Annecdotist at 14:11 on 01 August 2014  Report this post
 James, I enjoyed reading this very much. It's well written and informative and, perhaps because I agree with the sentiment, I found it an engaging read. With non-fiction, it's difficult for me to  see beyond the content to suggestions as to how the writing might be improved, unless some howler  jumps out at me which it certainly didn't here.
 I haven't checked your profile  so might be  about to embarrass myself here, but do you have suitable outlet for your non-fiction?  It seems to me – if you are prepared to write  just for the glory of it – that a blog would be a good place to post this kind of thing. You may already know that there's quite a lively community of  bloggers and readers who might be interested in this, not as a  replacement for Writewords, but in addition, of course.

James Graham at 20:21 on 02 August 2014  Report this post
Anne, thank you for commenting. I’ve had some essays published, but mostly literary and just one political, which was in the US magazine New Politics. They wouldn’t be interested in Orders in Council, though. Your blog suggestion is something I’d really never thought about, but I’ll certainly look into it and see if I can get started.



Wordpress looks promising, and easy to start up.

Account Closed at 09:30 on 03 August 2014  Report this post
Good luck with the blog idea, James.

I read your article and found it extremely interesting and thought-provoking. The latter sounds like a cliche, but it's fact.

I'd come across the issue of the Chagossians but had not understood the implications of what was going on behind the scenes to keep them back. I can see the link with the Monarchy and also note MC's point about this.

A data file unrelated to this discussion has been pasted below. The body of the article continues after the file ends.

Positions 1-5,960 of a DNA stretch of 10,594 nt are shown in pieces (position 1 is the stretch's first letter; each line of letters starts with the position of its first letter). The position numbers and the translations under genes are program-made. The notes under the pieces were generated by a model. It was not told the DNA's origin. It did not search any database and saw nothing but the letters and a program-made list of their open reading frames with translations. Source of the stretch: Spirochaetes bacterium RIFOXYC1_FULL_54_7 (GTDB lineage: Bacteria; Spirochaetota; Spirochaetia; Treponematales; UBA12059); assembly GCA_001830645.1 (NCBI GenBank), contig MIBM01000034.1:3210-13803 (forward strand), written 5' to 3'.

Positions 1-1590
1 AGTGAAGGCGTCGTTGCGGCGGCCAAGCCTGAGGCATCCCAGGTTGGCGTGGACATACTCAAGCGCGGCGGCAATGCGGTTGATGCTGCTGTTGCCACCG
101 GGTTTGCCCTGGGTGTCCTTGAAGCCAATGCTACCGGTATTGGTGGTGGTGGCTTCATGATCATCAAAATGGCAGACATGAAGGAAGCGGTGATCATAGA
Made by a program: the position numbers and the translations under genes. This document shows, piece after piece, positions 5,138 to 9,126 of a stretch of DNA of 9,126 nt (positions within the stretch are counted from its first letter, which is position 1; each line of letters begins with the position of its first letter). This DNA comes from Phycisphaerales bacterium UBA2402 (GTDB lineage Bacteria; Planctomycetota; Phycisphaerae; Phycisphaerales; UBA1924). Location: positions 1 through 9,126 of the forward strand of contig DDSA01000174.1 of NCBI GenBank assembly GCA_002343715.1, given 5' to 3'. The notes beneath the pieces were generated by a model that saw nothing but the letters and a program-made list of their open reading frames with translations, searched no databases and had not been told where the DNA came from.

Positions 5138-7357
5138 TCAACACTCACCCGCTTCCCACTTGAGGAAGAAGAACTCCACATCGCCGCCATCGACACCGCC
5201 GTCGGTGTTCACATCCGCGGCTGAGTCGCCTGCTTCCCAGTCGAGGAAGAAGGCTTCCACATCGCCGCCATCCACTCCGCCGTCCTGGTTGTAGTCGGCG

I cannot critique this piece but I can say that I have enjoyed reading it and I have learned from it.

James Graham at 12:09 on 03 August 2014  Report this post
Thanks, Sharley. It's OK about not critiquing this - Alex's comment showed me the main thing that needed sorting. It's good to know that you found it interesting.


Bettyrunner at 20:02 on 04 August 2014  Report this post
Hi James, I want to critique this article as you have kindly critiqued my work but I feel sadly out of my depth. All I can say is that this is interesting, clear and well-written. Your writing is powerful and well-argued without being sentimental. I'm ashamed to say that I was completely unaware of the plight of the Chagossians and the injustice done to them. Thank you for informing me. I'm surprised at Tony Blair (not really!)
We flatter ourselves that we have a superior political system, but our complacence is clearly misplaced.Just one thing, isn't an unwritten consitution supposed to be more flexible, adaptable and transparant that a written consitution? It's a long time since I did A Level politics.
Thanks for an interesting piece.

James Graham at 20:35 on 05 August 2014  Report this post
Thank you, Betty. As I said to Sharley, it's OK about not giving a detailed critique as the main issue with the article has already been pointed out by Alex. I'm glad you found the article interesting and informative.

An unwritten constitution is certainly flexible, but that can go both ways - in this case very much to the detriment of the Chagossians. If Tony Blair could have been challenged by MPs on the basis of Article X of the constitution, things might have taken a different turn. In the Netherlands they have a monarchy and a written constitution, and it seems to work for them.
We flatter ourselves that we have a superior political system, but our complacence is clearly misplaced.

Churchill said it was the 'least bad' system, or words to that effect. When you think about what people in some other countries have to live with, maybe he was right - though I think the Scandinavian countries score a few more points.